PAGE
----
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Frequently asked questions

We monitor the water quality for bathing at Scotland’s designated bathing waters, Bathing Water locations in Scotland. We don't monitor bathing water quality at other coastal or inland areas. 

SEPA monitors the water environment across Scotland to assess the condition of water quality. See Water | Scottish Environment Protection Agency (SEPA) for how information from this monitoring informs the river basin management plan which describes work to protect and improve the water environment across Scotland. 

SEPA regularly monitors water quality throughout the pre-season and bathing season period, from 15 May to 15 September.  

Under the Bathing Water (Scotland) Regulations 2008, Scottish Ministers must determine for each bathing water the period during which large numbers of bathers are expected as the bathing season. The period has traditionally been from the 1 June to 15 September with the preseason beginning from 15 May.  

Most bathing waters are sampled 18 times during the season. Some geographically remote sites are sampled 10 times. A few sites with consistently exceptional water quality are sampled five times due to reduced risk. The minimum number of samples required by the Bathing Water Regulations is four per season.

Water quality samples are analysed in our accredited laboratories for the faecal indicator organisms Escherichia coli and intestinal enterococci. When a water sample is collected, our sampling officers undertake visual observations for cyanobacterial (blue-green algae) blooms, macroalgae (seaweed), marine phytoplankton, sewage solids and other waste. 

If we get an elevated Escherichia coli and/or intestinal enterococci result through our routine water quality monitoring we can use microbial DNA source tracking analysis (MST) to identify the generic origin of pollution. We can currently determine if human, ruminant, dog or avian (bird) derived faecal indicator organisms are either present or present at a significant level.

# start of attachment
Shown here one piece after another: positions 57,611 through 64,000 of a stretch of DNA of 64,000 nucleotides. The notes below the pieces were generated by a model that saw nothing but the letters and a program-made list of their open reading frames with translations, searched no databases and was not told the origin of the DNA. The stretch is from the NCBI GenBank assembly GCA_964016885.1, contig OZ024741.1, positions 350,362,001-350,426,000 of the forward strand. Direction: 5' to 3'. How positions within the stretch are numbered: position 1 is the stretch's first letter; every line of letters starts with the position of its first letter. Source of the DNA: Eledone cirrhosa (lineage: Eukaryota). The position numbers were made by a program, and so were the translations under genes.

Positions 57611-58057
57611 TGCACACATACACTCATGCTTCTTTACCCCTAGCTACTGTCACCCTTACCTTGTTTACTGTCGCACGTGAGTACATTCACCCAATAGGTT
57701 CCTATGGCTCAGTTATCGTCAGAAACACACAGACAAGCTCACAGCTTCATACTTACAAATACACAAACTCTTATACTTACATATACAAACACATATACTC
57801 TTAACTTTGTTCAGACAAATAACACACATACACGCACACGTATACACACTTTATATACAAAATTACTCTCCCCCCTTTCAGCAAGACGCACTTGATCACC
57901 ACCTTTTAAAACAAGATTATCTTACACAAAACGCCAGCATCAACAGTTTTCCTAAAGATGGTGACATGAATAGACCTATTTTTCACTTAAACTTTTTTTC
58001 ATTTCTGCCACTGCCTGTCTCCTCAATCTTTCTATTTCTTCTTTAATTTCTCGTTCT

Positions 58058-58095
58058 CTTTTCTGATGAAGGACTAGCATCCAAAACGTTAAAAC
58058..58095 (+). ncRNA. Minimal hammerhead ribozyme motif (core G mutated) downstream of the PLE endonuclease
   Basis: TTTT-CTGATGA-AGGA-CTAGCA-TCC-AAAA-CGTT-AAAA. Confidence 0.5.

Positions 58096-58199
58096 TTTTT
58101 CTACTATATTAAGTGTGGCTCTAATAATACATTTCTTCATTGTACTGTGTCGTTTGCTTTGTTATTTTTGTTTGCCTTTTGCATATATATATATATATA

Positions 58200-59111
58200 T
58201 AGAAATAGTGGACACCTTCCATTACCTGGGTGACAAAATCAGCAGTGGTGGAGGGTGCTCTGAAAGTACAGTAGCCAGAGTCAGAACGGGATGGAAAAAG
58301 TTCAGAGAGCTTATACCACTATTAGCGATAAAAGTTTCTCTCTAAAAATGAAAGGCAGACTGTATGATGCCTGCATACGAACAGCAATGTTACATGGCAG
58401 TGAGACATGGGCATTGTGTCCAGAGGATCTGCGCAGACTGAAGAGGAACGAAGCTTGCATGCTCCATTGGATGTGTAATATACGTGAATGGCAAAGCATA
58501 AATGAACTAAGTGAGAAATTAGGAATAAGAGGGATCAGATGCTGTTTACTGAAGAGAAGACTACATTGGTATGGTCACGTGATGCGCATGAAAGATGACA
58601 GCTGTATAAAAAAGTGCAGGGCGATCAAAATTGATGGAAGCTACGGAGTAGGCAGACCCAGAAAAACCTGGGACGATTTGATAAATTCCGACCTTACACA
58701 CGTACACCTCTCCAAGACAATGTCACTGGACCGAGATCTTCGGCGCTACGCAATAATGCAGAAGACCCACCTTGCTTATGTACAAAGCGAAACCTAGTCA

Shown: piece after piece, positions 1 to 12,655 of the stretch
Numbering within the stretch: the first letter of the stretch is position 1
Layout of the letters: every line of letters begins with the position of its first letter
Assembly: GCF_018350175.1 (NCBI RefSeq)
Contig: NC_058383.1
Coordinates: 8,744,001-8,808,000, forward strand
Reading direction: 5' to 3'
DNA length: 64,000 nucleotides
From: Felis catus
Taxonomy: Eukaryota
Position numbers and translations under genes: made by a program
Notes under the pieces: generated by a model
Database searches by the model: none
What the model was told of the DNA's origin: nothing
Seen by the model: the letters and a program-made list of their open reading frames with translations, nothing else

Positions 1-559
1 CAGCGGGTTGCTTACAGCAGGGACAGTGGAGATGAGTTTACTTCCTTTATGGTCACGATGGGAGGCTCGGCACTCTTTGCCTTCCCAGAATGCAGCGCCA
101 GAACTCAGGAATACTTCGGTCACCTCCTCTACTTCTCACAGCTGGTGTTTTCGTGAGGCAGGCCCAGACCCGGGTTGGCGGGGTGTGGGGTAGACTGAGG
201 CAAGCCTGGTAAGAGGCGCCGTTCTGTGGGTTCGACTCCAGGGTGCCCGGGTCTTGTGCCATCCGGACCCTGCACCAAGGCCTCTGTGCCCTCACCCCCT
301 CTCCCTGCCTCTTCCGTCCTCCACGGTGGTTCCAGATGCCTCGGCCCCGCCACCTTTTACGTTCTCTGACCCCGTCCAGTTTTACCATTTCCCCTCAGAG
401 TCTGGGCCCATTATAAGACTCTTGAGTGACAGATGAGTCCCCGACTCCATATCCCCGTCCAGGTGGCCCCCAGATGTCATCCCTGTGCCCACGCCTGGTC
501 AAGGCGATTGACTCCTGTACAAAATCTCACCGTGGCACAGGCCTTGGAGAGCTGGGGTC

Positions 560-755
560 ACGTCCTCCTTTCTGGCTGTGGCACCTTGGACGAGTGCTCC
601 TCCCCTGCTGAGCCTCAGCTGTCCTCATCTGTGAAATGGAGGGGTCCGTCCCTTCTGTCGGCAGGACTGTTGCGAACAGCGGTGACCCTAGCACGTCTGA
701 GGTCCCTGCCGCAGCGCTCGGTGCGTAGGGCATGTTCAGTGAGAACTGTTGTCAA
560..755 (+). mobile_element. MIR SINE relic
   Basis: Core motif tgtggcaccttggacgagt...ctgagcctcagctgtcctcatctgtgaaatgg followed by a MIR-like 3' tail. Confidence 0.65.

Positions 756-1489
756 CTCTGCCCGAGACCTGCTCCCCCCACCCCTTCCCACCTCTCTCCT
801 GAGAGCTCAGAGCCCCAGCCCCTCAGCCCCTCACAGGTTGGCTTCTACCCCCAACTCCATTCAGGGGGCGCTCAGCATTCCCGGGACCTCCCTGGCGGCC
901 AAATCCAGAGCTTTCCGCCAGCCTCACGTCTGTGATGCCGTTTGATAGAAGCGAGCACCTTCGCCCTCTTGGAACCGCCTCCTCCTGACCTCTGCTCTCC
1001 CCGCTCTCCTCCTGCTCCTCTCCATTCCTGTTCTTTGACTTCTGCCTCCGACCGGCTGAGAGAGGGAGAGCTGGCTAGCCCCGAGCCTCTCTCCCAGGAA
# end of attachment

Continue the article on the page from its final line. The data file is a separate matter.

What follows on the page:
During the bathing season, the water quality monitoring results are posted on our website within a few days of being analysed, Bathing Water locations in Scotland

Water quality monitoring data from previous seasons is available at Bathing Waters

The overall water quality condition at a designated bathing water is described by a classification statement of excellent, good, sufficient and poor, based on four years of monitoring data as per the Bathing Waters (Scotland) Regulations 2008.  These classifications are calculated at the end of a season for display at the start of the following season Classifications 

The Bathing Waters (Scotland) Regulations 2008 implement the Bathing Water Directive in Scotland, which aims to reduce the risk to public health at locations where a large number of people bathe. 

At a designated bathing water with a sufficient or better classification:

  • across a typical season the water quality will meet bathing water requirements as specified in the Bathing Water Regulations (Scotland)

  • generally the risks to human health are minimised in comparison to other surface waters that are managed to protect and improve the environment 

However, the advice from the UK Health Security Agency is that anyone can become unwell from swimming in any open water as there will always be micro-organisms present Swim healthy – UK Government

Public Health Scotland has also published advice on bathing safely Wild swimming: how to swim safely in Scotland's outdoor water

Our Scottish climate also impacts water quality, due to heavy rain washing contaminants off both rural and urban land, together with overflows from sewage systems in affected areas. As there is a risk that water pollution may occur after heavy rainfall, bathing is not advised during or 1-3 days after heavy rainfall due to the potential risk to bathers’ health from water pollution. Generally, risks tend to be higher in urban areas or where livestock farming occurs within the catchment as these are the key sources of bacteria for most bathing waters. 

At selected bathing waters, typically those where water quality is most likely to be impacted by rainfall, we make daily bathing water quality predictions which are accessible from electronic information signs at the beach locations and online. We warn against bathing when poor water quality is predicted, enabling beach users to make an informed choice about using the water or sticking to shore based activities. If there was a specific pollution incident our electronic signs can be used to post bespoke information messages.